Missguided sells only from its website, having shunned requests from retailers including Asos to sell on its site. It has a fulfilment model that competes with the biggest and best retailers. It offers free standard delivery and free next-day delivery for orders of more than £40 and offers next-day delivery for orders made up to 9.30pm.
Online is a growing furniture retail market as customers become more comfortable using the channel not just for research but for purchasing too.
Sofa.com offers a bespoke service enabling customers to choose a sofa style and pick from a wide array of fabric swatches.
It also has a showroom in Chelsea for those reluctant to buy before they try.
Sales are soaring, and jumped 35% in the year to February 28, 2013.
Pre-tax profits edged up from £985,000 to £1.6m.
Founders Rohan Blacker and Pat Reeves set up Sofa.com in 2006, two years after they sold upmarket takeaway service Deliverance to private equity firm Active. Late last year they called in advisor Altium to explore options, which could include a full or partial sale.
Sofa.com has already attracted interest from trade and private equity buyers.
Martin Newman, chief executive of ecommerce consultancy Practicology, says the business has developed a very good supply chain model. He observes: “Sofa.com has created the ability to offer multiple SKUs - a la carte sofa shopping if you like - without having to hold too much stock at the same time.”
The etailer has identified overseas as its major growth route and already has a showroom in New York, where it hopes to expand, and a franchise business in Holland that it is bringing in-house.
Chinese ecommerce giant Alibaba is already a well-known name in the industry, but it seems poised to make waves in a new way.
Alibaba, whose interests include online payment and business-to-business services as well as giant consumer marketplace Taobao.com and business-to-consumer site Tmall.com, intends to launch a majority-owned US site.
Little has been disclosed about the site, called 11 Main, other than that it will sell “interesting quality products” from “hand-picked” retailers.
“The launch of 11 Main is the latest sign of Alibaba’s interest in North America”
The initiative may be a sign of things to come from Alibaba. Its sites already account for more than three quarters of all ecommerce in China - a sign of its immense power - and a move into the US indicates it sees plenty of opportunity, even in some of the world’s most developed retail markets.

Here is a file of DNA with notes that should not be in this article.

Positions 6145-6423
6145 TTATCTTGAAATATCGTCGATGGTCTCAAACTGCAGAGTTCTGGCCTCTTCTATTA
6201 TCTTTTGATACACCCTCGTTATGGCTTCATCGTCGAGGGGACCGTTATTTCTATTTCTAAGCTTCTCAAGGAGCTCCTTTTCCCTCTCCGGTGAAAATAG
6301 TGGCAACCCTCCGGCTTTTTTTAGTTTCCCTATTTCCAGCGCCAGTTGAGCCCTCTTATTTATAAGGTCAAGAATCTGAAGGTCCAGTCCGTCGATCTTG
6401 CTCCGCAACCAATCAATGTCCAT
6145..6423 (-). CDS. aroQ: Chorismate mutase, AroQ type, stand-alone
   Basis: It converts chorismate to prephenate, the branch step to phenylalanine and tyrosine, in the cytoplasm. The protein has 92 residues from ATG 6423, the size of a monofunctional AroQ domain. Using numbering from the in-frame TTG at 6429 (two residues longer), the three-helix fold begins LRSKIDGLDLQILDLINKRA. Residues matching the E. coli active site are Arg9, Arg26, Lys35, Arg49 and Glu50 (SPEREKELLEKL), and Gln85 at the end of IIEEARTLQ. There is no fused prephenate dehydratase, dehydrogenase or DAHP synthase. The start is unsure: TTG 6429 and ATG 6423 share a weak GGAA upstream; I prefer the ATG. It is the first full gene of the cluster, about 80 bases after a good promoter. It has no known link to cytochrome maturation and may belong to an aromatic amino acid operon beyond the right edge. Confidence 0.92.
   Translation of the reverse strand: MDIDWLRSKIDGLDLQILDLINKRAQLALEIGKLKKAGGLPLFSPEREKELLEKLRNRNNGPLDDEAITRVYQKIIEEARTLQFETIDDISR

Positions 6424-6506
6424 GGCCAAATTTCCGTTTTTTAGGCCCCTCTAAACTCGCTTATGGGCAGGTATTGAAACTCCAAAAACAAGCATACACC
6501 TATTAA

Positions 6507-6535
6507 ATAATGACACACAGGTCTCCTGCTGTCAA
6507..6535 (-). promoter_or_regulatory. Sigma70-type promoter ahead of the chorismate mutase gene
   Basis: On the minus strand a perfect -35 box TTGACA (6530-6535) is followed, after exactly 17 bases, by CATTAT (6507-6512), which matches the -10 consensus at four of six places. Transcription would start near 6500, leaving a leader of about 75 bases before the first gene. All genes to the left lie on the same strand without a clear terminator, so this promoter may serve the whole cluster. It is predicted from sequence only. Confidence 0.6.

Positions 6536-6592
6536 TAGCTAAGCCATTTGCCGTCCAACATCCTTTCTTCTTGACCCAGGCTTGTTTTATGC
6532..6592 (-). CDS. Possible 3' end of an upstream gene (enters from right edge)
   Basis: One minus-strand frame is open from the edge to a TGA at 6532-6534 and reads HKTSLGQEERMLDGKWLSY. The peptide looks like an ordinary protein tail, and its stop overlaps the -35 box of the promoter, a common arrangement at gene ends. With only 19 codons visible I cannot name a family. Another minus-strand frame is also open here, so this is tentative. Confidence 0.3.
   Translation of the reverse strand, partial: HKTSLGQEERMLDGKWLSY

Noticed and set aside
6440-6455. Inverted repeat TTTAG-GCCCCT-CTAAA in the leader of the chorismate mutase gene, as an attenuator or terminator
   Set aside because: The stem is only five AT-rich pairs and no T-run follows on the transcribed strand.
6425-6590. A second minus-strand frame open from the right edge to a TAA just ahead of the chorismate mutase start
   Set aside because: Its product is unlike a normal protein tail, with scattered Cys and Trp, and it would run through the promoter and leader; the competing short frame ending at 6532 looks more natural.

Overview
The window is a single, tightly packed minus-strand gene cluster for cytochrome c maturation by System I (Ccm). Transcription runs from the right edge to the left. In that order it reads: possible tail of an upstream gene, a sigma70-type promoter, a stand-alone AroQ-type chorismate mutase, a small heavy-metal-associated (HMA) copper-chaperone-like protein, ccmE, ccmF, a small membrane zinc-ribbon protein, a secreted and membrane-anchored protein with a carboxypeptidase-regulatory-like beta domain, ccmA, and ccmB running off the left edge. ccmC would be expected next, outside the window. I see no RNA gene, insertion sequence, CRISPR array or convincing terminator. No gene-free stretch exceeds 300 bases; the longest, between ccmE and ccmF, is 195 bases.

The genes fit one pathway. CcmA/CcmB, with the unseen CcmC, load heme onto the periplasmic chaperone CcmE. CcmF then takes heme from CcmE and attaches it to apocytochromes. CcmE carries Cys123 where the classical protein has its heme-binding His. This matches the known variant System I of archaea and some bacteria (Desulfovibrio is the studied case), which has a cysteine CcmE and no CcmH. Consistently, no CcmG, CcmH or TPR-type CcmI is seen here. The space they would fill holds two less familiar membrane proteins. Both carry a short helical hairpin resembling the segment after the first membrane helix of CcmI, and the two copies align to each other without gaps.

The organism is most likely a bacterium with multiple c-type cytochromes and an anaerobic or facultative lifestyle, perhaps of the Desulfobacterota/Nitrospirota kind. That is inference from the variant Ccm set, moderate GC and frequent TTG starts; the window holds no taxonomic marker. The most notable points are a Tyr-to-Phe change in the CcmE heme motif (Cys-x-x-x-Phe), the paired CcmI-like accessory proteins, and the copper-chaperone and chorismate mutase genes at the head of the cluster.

The launch of 11 Main by Alibaba US subsidiary companies Vendio and Auctiva is the latest sign of Alibaba’s interest in North America. Last year it invested growth capital in specialist sports goods etailer Fanatics, shipping and retail service ShopRunner and search technology developer Quixey.
The New York-based online marketplace for people who want to sell and buy vintage and handmade products is already well-established but it’s set to get even bigger.
It was founded in 2005 by friends Rob Kalin, Chris Maguire, Haim Schoppik and Jared Tarbell. Kalin stepped down as chief executive in 2011 and chief technology officer Chad Dickerson took the helm.
The online marketplace has been booming in the last few years. In 2012 it raised $40m (£23.9m) in sixth round funding led by Index Ventures and investors include Burda, Union Square Ventures and Accel Partners.
It meant the etailer was valued at $688m (£412m), more than doubling its valuation in less than two years as Etsy sellers - who number around 25 million - sold nearly $900m (£539m) of product. It is understood to have been profitable since 2009 and although there has been speculation of an IPO, Dickerson last year said the company hadn’t discussed the idea and there was no pressure to sell.
As it seeks more global appeal it has been
gaining fans across the UK and Europe, almost doubling growth in the region in 2012 as it focused on France and Germany. It is looking to Australia for further growth.
Newman says: “Etsy is huge in terms of scale. It’s a clever model and has become the go-to for arts and crafts. It has driven the ‘make and sell your own crafts’ market for consumers. Although it’s not always the best site from a user experience perspective, there’s a lot of really good content.”